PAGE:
Sound and Colour in Crystalline (Michel Gondry, 2011)

This video adopts a synesthetic approach in its use of colour and sound: the use of colour represents or echoes the music itself. This blurred relationship between the two is used to highlight particular aspects of the music. Colour and music are clearly linked throughout, actively interacting with one another in order to create a clear visual representation of the aural aspect.

The video, set in space, achieves this interaction in a number of ways, largely through demonstrating an explicit, direct relationship. Here both the aural and the visual are intrinsically linked, dependent on one another. This dependency is shown overtly throughout the video, most notably so during the video’s opening moments. Showing a planet as the music starts, bright rays of light are shot into craters upon the planet’s surface, filling each crater with pools of yellow light. As the craters fill, the pool appears to reverberate, effectively mimicking the appearance of an audio speaker when music is played. These opening moments operate in a number of ways: firstly each ray of light shoots and lands in time with the music, their landing resembling the beats of music, allowing the colour itself to create its own rhythmic pattern. These rays thus function as a pictorial representation of the music itself, directly enforcing a link between the visual and aural experience. At a more simplistic level, the ‘audio speaker’ appearance the landing of rays create links the viewer to the well-known image of a speaker itself, reinforcing the idea that this is, despite the colours used, ultimately an aural experience.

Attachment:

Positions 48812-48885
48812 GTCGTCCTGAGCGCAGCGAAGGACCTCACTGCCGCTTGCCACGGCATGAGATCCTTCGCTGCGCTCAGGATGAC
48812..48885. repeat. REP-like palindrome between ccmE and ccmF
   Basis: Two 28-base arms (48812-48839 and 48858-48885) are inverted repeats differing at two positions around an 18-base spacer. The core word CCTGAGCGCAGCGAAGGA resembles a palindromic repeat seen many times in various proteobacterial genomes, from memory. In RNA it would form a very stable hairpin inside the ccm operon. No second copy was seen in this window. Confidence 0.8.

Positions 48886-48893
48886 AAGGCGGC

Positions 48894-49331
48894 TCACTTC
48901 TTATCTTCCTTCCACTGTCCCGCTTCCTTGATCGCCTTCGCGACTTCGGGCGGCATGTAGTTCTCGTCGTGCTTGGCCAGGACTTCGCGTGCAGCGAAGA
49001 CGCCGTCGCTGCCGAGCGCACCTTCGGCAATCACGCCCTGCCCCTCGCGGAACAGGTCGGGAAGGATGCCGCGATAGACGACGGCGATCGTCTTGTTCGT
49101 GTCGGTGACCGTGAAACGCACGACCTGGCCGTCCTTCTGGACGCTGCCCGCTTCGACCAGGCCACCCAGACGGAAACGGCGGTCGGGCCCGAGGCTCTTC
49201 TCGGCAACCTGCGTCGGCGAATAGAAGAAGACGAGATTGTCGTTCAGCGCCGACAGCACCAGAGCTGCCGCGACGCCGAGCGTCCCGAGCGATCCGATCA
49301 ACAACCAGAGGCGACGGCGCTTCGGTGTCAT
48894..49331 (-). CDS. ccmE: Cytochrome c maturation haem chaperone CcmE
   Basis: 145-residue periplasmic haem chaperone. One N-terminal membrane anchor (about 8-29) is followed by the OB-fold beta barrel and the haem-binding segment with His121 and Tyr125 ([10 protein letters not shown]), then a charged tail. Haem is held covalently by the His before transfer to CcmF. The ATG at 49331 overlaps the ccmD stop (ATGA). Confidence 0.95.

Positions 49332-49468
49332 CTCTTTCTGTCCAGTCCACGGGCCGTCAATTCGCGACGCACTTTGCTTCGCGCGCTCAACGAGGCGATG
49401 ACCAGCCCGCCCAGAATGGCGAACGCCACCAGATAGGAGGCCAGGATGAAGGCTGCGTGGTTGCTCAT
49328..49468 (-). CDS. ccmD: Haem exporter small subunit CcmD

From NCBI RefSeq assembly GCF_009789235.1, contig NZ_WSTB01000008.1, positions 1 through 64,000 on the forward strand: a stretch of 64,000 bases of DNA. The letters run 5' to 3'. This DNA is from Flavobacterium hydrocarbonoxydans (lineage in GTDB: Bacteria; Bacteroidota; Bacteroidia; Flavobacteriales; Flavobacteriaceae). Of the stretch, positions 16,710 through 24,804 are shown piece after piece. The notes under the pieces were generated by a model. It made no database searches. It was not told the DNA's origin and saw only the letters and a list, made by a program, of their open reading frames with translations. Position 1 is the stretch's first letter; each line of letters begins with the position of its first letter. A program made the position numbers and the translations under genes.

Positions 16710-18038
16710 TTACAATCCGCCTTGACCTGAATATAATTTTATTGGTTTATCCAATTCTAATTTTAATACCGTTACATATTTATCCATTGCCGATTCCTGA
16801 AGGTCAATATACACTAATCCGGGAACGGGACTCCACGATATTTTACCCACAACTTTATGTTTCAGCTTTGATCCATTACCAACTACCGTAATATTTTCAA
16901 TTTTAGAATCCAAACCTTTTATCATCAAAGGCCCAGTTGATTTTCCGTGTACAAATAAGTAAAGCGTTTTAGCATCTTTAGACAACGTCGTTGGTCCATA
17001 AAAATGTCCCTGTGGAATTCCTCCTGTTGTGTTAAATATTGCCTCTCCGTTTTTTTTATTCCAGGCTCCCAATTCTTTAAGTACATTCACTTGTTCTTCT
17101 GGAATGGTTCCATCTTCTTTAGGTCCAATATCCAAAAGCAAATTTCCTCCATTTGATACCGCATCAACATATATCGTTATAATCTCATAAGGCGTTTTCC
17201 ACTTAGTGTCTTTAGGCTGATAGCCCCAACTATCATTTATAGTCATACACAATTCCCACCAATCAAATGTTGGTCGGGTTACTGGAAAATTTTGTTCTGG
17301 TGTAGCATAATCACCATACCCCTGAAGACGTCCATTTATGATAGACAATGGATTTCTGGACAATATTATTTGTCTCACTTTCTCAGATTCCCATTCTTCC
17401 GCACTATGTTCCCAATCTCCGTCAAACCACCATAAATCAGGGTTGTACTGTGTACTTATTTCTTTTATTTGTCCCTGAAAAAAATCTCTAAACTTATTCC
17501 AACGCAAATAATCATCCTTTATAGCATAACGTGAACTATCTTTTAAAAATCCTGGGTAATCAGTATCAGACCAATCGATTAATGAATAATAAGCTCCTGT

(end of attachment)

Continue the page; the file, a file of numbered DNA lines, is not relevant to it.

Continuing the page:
This relationship between colour and sound is sustained throughout the video, its link carried across in the video’s use of animation. Frequently the video depicts a number of roots growing and moving within the planet’s core; these roots, upon breaking though the surface, emerge as crystals. These roots, whilst still in the conceptual form, rather than the physical crystal form, dance and move in direct correlation to the music. The roots, initially yellow, later become blue, orange and pink. The use of the yellow directly links the imagery to the yellow rays seen during the video’s opening, whilst the introduction of different colours operates both visually and aurally.

The use of a greater range of colours reflects the more complex nature the music itself is undertaking. When the music, as seen at the beginning of the video, is relatively simplistic, only one or two colours are shown. As the music becomes both faster and more complex, a greater range of both colour and visual animation is used. The new colours signal the video’s progression, whilst echoing earlier imagery, creating a rhythmic feel to the visual element of the video.





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